crypt

(PHP 4, PHP 5)

cryptOne-way string hashing

Description

string crypt ( string $str [, string $salt ] )

crypt() will return a hashed string using the standard Unix DES-based algorithm or alternative algorithms that may be available on the system.

The salt parameter is optional. However, crypt() creates weak password without salt. PHP 5.6 or later raise E_NOTICE error without it. Make sure specify strong enough salt for better security.

password_hash() uses strong hash, generates strong salt, applies proper rounds automatically. password_hash() is simple crypt() wrapper and compatible with existing password hashes. Use of password_hash() is encouraged.

Some operating systems support more than one type of hash. In fact, sometimes the standard DES-based algorithm is replaced by an MD5-based algorithm. The hash type is triggered by the salt argument. Prior to 5.3, PHP would determine the available algorithms at install-time based on the system's crypt(). If no salt is provided, PHP will auto-generate either a standard two character (DES) salt, or a twelve character (MD5), depending on the availability of MD5 crypt(). PHP sets a constant named CRYPT_SALT_LENGTH which indicates the longest valid salt allowed by the available hashes.

The standard DES-based crypt() returns the salt as the first two characters of the output. It also only uses the first eight characters of str, so longer strings that start with the same eight characters will generate the same result (when the same salt is used).

On systems where the crypt() function supports multiple hash types, the following constants are set to 0 or 1 depending on whether the given type is available:

  • CRYPT_STD_DES - Standard DES-based hash with a two character salt from the alphabet "./0-9A-Za-z". Using invalid characters in the salt will cause crypt() to fail.
  • CRYPT_EXT_DES - Extended DES-based hash. The "salt" is a 9-character string consisting of an underscore followed by 4 bytes of iteration count and 4 bytes of salt. These are encoded as printable characters, 6 bits per character, least significant character first. The values 0 to 63 are encoded as "./0-9A-Za-z". Using invalid characters in the salt will cause crypt() to fail.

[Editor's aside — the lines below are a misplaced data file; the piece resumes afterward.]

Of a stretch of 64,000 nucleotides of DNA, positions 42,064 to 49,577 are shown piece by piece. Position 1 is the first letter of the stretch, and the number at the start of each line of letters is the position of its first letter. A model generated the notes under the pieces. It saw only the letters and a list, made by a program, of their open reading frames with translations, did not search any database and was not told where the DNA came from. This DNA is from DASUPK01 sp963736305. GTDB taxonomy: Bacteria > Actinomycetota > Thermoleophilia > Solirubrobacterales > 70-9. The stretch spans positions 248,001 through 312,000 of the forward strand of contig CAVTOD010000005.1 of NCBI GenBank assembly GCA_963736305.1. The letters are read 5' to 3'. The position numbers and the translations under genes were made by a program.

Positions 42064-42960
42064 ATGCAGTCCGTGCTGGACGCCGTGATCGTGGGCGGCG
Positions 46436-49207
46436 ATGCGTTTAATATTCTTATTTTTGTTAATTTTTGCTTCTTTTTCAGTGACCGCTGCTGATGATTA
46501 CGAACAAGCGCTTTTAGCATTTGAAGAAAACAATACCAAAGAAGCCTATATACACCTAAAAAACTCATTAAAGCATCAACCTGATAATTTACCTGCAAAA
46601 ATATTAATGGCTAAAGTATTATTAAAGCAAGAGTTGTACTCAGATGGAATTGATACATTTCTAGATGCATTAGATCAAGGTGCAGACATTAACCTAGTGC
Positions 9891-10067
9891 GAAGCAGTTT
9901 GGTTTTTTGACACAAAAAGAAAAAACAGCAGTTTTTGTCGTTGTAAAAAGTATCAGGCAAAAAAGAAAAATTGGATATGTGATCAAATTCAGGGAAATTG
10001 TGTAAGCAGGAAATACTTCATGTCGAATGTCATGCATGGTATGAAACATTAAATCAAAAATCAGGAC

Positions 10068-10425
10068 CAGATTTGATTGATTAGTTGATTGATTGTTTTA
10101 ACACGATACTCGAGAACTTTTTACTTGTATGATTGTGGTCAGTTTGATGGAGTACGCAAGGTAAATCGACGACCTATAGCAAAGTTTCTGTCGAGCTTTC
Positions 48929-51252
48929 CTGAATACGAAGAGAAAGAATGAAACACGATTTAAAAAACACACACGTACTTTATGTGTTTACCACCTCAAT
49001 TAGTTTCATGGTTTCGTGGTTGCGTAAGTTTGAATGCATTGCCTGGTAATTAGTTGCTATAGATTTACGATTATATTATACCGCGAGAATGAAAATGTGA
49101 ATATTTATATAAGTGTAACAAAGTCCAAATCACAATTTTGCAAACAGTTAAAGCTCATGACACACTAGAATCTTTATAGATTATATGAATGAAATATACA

• CRYPT_MD5 - MD5 hashing with a twelve character salt starting with $1$
  • CRYPT_BLOWFISH - Blowfish hashing with a salt as follows: "$2a$", "$2x$" or "$2y$", a two digit cost parameter, "$", and 22 characters from the alphabet "./0-9A-Za-z". Using characters outside of this range in the salt will cause crypt() to return a zero-length string. The two digit cost parameter is the base-2 logarithm of the iteration count for the underlying Blowfish-based hashing algorithmeter and must be in range 04-31, values outside this range will cause crypt() to fail. Versions of PHP before 5.3.7 only support "$2a$" as the salt prefix: PHP 5.3.7 introduced the new prefixes to fix a security weakness in the Blowfish implementation. Please refer to » this document for full details of the security fix, but to summarise, developers targeting only PHP 5.3.7 and later should use "$2y$" in preference to "$2a$".
  • CRYPT_SHA256 - SHA-256 hash with a sixteen character salt prefixed with $5$. If the salt string starts with 'rounds=<N>$', the numeric value of N is used to indicate how many times the hashing loop should be executed, much like the cost parameter on Blowfish. The default number of rounds is 5000, there is a minimum of 1000 and a maximum of 999,999,999. Any selection of N outside this range will be truncated to the nearest limit.
  • CRYPT_SHA512 - SHA-512 hash with a sixteen character salt prefixed with $6$. If the salt string starts with 'rounds=<N>$', the numeric value of N is used to indicate how many times the hashing loop should be executed, much like the cost parameter on Blowfish. The default number of rounds is 5000, there is a minimum of 1000 and a maximum of 999,999,999. Any selection of N outside this range will be truncated to the nearest limit.

Note:

As of PHP 5.3.0, PHP contains its own implementation and will use that if the system lacks of support for one or more of the algorithms.

Parameters

str

The string to be hashed.

Caution

Using the CRYPT_BLOWFISH algorithm, will result in the str parameter being truncated to a maximum length of 72 characters. This is only a concern if are using the same salt to hash strings with this algorithm that are over 72 bytes in length, as this will result in those hashes being identical.

salt

An optional salt string to base the hashing on. If not provided, the behaviour is defined by the algorithm implementation and can lead to unexpected results.

Return Values

Returns the hashed string or a string that is shorter than 13 characters and is guaranteed to differ from the salt on failure.

Changelog

Version Description
5.6.0 Raise E_NOTICE security warning if salt is omitted.
5.3.7 Added $2x$ and $2y$ Blowfish modes to deal with potential high-bit attacks.
5.3.2 Added SHA-256 and SHA-512 crypt based on Ulrich Drepper's » implementation.